- information received from a child during the sacrament of reconciliation that they have been sexually abused is covered by the seal of confession
- if a person confesses during the sacrament of reconciliation to perpetrating child sexual abuse, absolution can and should be withheld until they report themselves to civil authorities.
With its Note on the importance of the internal forum and the inviolability of the sacramental seal, published on 29 June 2019, the Apostolic Penitentiary has furnished useful indications for arriving at a considered response to the questions raised in the present recommendation. It will be recognised at once that the question of the confessional seal is one of great delicacy and that it is related intimately with a most sacred treasure of the Church’s life, that is to say, with the sacraments.
The aforementioned Note repeats the constant tradition of the Church with regard to the seal of confession, recalling that: “The confessor is never allowed, for any reason whatsoever, ‘to betray in any way a penitent in words or in any manner’ (can. 983, §1), just as ‘a confessor is prohibited completely from using knowledge acquired from confession to the detriment of the penitent even when any danger of revelation is excluded’ (can. 984, §1).”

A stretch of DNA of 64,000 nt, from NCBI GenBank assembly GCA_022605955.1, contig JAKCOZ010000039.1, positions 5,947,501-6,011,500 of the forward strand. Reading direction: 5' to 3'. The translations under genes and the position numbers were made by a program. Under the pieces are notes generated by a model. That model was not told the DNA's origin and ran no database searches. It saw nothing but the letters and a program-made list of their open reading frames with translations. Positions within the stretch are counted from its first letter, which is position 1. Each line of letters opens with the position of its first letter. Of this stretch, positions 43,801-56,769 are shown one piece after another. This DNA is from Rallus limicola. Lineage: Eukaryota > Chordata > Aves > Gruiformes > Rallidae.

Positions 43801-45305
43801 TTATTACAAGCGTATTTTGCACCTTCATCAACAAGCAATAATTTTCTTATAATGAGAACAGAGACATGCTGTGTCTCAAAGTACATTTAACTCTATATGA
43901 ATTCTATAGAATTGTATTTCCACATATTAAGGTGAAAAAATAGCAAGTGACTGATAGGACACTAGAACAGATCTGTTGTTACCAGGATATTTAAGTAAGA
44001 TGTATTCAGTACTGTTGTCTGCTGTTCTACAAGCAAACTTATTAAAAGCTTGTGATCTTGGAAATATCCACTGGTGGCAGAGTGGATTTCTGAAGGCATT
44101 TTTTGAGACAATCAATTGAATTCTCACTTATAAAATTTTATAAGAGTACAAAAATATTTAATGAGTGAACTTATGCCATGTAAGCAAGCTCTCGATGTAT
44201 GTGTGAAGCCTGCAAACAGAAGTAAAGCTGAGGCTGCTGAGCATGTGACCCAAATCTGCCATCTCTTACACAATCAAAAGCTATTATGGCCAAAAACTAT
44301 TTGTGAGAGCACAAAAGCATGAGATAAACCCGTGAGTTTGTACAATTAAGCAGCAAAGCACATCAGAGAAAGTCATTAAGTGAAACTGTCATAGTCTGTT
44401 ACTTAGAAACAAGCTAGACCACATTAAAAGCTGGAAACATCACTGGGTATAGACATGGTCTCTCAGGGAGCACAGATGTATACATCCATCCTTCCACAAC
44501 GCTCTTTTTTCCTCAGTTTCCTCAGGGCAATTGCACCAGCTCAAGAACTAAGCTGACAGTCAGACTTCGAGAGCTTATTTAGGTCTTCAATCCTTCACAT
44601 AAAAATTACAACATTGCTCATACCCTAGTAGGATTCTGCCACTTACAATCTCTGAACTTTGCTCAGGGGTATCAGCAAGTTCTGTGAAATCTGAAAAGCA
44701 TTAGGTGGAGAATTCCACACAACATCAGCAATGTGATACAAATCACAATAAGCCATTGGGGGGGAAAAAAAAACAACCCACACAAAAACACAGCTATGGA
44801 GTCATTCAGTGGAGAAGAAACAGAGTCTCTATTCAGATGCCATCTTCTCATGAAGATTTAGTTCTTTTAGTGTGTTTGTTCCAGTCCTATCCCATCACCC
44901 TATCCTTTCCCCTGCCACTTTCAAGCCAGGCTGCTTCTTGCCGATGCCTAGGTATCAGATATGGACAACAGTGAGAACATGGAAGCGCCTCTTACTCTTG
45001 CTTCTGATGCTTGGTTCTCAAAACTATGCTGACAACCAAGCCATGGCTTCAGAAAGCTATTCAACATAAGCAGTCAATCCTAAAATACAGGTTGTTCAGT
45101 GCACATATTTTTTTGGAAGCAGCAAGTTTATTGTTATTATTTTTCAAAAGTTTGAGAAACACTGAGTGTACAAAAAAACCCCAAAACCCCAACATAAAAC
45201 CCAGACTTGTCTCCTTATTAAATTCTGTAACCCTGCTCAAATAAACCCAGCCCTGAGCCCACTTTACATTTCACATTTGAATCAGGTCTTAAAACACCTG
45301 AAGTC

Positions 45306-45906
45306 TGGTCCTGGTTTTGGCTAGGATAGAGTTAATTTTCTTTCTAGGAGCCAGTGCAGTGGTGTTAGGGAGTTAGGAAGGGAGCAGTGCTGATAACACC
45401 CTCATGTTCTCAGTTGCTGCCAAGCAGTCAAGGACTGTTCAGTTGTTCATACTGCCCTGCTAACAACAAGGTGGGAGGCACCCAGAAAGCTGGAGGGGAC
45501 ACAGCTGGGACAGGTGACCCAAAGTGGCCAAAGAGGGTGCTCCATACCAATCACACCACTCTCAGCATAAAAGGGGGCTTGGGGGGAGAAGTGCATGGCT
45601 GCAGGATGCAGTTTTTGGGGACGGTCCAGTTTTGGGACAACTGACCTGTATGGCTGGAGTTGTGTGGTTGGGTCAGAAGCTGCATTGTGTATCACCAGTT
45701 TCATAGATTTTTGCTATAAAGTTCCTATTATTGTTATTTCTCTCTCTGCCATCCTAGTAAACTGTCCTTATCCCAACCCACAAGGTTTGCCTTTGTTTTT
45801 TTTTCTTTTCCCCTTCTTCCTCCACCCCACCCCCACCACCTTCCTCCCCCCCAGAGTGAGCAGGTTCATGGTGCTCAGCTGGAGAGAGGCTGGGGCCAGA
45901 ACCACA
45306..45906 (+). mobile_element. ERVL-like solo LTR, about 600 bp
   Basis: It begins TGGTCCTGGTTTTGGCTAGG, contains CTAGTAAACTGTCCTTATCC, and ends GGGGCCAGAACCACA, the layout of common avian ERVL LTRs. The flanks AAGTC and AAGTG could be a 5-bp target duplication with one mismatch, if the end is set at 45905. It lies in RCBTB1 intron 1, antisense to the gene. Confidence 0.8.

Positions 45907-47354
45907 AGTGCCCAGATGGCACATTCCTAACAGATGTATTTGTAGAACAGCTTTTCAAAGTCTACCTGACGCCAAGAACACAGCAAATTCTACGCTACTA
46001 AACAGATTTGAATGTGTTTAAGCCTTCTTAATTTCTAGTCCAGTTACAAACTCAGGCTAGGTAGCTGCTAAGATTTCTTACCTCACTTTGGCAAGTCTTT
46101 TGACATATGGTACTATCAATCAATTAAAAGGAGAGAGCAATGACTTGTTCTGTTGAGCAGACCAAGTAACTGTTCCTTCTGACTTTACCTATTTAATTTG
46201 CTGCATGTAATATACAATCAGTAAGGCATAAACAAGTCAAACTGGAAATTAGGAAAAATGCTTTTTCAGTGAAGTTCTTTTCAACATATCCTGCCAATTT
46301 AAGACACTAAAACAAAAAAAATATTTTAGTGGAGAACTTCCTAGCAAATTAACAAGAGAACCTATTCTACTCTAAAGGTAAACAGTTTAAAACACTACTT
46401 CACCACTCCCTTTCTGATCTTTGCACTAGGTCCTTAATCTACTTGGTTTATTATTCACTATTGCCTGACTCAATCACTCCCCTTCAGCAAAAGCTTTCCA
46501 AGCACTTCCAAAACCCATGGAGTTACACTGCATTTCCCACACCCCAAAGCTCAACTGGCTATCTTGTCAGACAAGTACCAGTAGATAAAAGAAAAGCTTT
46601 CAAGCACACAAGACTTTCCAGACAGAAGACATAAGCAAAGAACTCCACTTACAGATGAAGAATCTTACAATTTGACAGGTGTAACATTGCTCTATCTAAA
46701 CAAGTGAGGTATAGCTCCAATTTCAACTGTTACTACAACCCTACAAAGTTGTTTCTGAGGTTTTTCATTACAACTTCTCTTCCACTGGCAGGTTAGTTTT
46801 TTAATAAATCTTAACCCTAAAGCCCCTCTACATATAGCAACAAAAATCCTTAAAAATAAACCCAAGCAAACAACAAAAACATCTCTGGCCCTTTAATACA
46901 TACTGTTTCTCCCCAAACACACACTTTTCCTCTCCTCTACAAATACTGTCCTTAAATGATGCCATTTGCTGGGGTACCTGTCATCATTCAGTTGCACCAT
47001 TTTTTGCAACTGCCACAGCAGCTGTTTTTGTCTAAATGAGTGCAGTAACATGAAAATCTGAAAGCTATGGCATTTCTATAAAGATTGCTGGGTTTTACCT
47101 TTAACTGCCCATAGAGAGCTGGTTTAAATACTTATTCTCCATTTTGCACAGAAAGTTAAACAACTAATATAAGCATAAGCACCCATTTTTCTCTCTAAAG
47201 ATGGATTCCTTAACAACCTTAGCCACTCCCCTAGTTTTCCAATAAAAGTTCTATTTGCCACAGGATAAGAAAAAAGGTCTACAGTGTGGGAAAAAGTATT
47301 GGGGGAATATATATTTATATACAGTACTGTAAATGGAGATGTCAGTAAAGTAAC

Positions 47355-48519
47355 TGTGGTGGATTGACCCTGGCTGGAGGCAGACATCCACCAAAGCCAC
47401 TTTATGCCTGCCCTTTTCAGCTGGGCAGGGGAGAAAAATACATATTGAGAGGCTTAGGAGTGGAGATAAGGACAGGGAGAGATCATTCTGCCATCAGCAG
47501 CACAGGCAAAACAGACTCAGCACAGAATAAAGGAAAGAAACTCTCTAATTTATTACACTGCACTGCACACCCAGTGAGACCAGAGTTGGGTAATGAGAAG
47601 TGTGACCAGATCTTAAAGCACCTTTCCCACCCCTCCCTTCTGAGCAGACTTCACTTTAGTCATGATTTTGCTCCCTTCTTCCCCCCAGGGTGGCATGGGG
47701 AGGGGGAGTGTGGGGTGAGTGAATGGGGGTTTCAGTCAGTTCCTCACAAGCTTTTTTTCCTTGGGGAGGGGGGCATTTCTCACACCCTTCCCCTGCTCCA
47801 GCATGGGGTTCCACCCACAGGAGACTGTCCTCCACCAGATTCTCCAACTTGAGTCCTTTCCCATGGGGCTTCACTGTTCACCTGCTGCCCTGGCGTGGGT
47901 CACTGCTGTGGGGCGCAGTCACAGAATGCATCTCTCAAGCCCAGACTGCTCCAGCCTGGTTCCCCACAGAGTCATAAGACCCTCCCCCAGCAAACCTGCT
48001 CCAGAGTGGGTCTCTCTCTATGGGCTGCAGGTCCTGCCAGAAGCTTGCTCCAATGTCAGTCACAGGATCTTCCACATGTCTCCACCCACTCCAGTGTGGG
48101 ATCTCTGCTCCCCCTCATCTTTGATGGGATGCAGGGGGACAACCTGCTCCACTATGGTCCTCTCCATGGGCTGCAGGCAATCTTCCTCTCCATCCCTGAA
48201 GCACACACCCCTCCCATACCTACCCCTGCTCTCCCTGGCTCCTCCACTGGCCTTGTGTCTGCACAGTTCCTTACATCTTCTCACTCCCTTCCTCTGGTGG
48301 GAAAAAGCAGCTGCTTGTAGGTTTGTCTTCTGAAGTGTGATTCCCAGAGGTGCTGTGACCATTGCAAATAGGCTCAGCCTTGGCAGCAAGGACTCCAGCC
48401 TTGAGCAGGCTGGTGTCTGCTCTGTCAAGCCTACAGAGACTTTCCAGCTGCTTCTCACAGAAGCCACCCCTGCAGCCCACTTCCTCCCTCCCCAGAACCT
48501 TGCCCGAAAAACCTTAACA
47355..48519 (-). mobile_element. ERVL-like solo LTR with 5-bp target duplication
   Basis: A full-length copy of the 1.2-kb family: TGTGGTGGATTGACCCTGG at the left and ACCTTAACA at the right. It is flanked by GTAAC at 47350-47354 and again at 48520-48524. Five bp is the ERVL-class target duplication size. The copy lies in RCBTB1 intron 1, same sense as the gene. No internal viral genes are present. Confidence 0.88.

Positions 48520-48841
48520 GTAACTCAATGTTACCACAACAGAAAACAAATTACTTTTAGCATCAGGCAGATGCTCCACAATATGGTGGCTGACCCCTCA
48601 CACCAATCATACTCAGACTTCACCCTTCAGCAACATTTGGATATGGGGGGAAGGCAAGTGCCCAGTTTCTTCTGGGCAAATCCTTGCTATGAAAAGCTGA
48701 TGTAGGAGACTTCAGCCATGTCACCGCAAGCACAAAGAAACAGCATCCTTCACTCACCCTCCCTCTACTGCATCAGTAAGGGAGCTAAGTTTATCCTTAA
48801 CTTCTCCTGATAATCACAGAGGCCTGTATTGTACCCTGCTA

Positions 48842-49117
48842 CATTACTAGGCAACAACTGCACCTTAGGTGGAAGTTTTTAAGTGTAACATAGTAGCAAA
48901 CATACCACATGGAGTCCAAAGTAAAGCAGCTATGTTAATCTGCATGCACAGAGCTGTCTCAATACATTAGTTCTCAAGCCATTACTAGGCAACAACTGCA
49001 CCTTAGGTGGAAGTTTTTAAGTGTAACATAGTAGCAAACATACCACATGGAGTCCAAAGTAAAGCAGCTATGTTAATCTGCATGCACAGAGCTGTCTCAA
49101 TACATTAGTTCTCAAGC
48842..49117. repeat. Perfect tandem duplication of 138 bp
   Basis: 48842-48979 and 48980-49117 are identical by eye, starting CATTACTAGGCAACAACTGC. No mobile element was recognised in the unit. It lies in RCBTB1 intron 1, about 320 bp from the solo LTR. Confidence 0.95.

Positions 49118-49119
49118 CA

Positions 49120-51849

The Note helpfully clarifies the extent of the seal, which includes: “all the sins of both the penitent and others known from the penitent’s confession, both mortal and venial, both occult and public, as manifested with regard to absolution and therefore known to the confessor by virtue of sacramental knowledge.”
The Note gives expression to the long-standing and constant teaching of the Church on the inviolability of the sacramental seal, as something demanded by the nature of the sacrament itself and thus as deriving from Divine Law. See for example: Fourth Lateran Ecumenical Council (1215), Cost. 21; Pope Clement VIII, Decr. Ad omnes superiores regulares (1593); Decr. S. Officii (1682); Pope Benedict XIV, Breve Suprema omnium ecclesiarum (1745).